Impact Stories

  • Anita Embleton

Art At Stanley Middle School



By the time Lafayette students reach Stanley Middle School, they are familiar with the LPIE art lessons being incorporated into the curricula in their other classes. Three art instructors, Julie Lyverse, Beth Jonsson, and Joan Toney, who are district contractors supported by LPIE funds, push into many different classrooms at Stanley. In addition, Mr. Robert Anke is the full-time instructor teaching art as an individual subject through Art I and II, and also as one of the components of the Wheel program. In this way, art touches students in many aspects of their education to enhance their understanding of subjects and really make lessons tangible.


Ms. Lyverse has been heading up the art programs at Stanley for 17 years. She started at Lafayette Elementary and then moved to Stanley, where she and instructor Ms. Jonsson coordinate four projects a year for 6th Grade Core classes as they study ancient civilizations. Many people are familiar with the Sarcophagus project that illustrates the tombs in ancient Egypt. In sixth grade, the kids have 18 classes overall, encompassing three to five weeks of art education and participation.


Ms. Lyverse didn’t start out as an artist; her degrees are in early childhood education and special education. But while living in Cincinnati, budget cuts meant that there wasn’t money for art in elementary schools and she and other volunteers started an Art Appreciation program to bring art into the classrooms, much in the way LPIE started doing here. Julie says that people tend to think that you “are an artist or aren’t,” but that anyone can do art and her philosophy is that LPIE projects “plant a seed” and add to the richness of the curricula students are learning. It’s another way to “think outside the box,” and as such, she will show children examples of how original artist’s created their work, but not other students’ or teachers’ art because she wants the kids to interpret and imagine their own new designs.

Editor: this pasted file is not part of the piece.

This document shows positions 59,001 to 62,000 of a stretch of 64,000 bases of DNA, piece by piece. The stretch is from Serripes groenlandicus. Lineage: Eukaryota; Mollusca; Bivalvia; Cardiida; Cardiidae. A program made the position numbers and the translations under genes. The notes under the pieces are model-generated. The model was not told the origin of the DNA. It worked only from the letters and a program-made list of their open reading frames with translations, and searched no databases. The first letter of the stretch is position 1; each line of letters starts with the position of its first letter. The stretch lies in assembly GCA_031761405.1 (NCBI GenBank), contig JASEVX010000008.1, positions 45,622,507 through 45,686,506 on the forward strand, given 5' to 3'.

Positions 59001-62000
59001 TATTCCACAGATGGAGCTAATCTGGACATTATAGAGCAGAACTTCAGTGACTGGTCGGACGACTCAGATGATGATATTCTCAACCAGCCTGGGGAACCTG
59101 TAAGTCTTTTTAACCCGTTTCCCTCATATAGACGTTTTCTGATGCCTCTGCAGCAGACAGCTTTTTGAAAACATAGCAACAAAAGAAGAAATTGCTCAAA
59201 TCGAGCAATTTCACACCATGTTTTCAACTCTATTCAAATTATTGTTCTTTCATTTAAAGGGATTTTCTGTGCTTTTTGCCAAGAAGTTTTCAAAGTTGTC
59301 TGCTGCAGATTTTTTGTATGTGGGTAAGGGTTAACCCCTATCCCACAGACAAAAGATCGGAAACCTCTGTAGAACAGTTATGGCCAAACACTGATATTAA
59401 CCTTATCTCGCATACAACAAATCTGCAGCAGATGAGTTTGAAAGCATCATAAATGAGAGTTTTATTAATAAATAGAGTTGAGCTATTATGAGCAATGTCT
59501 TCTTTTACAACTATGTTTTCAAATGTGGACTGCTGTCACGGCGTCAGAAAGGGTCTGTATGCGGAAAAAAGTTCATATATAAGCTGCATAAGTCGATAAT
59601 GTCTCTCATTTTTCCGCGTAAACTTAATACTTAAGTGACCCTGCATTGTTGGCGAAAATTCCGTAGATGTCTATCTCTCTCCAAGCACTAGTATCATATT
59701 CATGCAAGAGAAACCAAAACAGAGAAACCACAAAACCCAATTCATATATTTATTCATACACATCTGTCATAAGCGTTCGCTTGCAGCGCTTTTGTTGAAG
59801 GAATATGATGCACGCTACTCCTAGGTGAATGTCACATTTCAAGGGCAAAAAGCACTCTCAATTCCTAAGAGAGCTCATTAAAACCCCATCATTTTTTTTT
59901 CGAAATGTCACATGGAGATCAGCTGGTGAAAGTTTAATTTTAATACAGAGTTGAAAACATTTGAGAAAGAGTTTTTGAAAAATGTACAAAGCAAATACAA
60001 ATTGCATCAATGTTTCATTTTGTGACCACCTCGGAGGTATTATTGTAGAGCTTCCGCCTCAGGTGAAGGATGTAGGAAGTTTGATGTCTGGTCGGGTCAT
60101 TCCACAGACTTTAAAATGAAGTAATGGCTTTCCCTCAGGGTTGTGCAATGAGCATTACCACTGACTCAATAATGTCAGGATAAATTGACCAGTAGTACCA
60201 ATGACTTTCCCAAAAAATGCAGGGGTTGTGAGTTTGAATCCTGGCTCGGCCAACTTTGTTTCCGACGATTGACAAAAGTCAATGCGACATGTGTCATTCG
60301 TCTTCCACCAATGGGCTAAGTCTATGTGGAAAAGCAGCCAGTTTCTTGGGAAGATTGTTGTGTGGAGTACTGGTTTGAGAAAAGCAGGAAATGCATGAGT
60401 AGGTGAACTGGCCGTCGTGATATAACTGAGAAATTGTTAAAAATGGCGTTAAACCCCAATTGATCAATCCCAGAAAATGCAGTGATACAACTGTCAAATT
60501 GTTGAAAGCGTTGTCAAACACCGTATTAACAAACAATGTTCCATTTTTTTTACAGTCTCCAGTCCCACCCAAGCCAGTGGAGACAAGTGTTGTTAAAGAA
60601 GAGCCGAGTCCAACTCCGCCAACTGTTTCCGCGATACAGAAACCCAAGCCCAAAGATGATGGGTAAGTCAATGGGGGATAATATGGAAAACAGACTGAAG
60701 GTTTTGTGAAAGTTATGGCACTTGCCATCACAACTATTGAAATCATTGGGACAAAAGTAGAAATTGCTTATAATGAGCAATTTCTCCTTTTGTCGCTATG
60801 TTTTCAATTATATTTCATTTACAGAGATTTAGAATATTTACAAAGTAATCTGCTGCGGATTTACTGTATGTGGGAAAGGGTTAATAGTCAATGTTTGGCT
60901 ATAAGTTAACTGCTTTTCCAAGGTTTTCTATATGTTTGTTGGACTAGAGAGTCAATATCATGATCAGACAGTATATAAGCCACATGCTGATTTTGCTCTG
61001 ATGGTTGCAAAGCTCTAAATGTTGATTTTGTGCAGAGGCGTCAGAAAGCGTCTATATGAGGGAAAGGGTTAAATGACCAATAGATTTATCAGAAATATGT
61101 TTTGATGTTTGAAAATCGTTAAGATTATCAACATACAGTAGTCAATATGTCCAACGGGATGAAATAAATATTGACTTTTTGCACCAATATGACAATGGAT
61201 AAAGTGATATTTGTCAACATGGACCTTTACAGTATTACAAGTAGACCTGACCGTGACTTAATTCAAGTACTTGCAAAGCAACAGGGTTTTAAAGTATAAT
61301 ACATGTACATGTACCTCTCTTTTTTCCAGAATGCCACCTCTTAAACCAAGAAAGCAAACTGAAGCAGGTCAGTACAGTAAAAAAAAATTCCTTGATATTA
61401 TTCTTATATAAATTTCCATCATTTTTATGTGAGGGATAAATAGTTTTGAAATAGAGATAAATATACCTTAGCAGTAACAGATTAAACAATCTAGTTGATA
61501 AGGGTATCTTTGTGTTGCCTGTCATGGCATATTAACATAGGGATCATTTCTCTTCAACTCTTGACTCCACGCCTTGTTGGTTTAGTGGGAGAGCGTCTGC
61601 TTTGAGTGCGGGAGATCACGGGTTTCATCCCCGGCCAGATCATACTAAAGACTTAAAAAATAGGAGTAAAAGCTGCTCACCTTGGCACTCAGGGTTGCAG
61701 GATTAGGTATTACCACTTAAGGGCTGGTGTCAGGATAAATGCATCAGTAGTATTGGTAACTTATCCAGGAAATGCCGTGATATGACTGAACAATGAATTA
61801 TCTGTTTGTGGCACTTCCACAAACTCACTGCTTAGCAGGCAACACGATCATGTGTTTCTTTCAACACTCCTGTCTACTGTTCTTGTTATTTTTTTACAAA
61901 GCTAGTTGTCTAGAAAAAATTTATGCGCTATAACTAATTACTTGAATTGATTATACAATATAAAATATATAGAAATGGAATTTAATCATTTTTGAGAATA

In addition to 6th grade Core, Ms. Lyverse and colleague Ms. Jonsson push into the 7th and 8th grade World Language programs to enhance the learning of the cultures the students are discovering. They also take art lessons to the English as a Second Language (ESL) classes. Another very important way art is used to enhance learning at Stanley is in the Special Education classrooms. The third teacher Ms. Toney takes lessons to Special Education classrooms, working with the three to four classes of six to eight kids 10 times per year. Art acts as “psychological relaxation,” says Ms. Lyverse; it’s good for mental health. Students are never graded on their projects, but only on participation, lowering the stakes and allowing the kids to express themselves freely. Distance learning this past year has maintained the integrity of the projects, but changed the programming some. Ms. Lyverse says that an upside is that the students have the “lowered intimidation of creating art at home,” without worrying about comparing their work to any of their peers.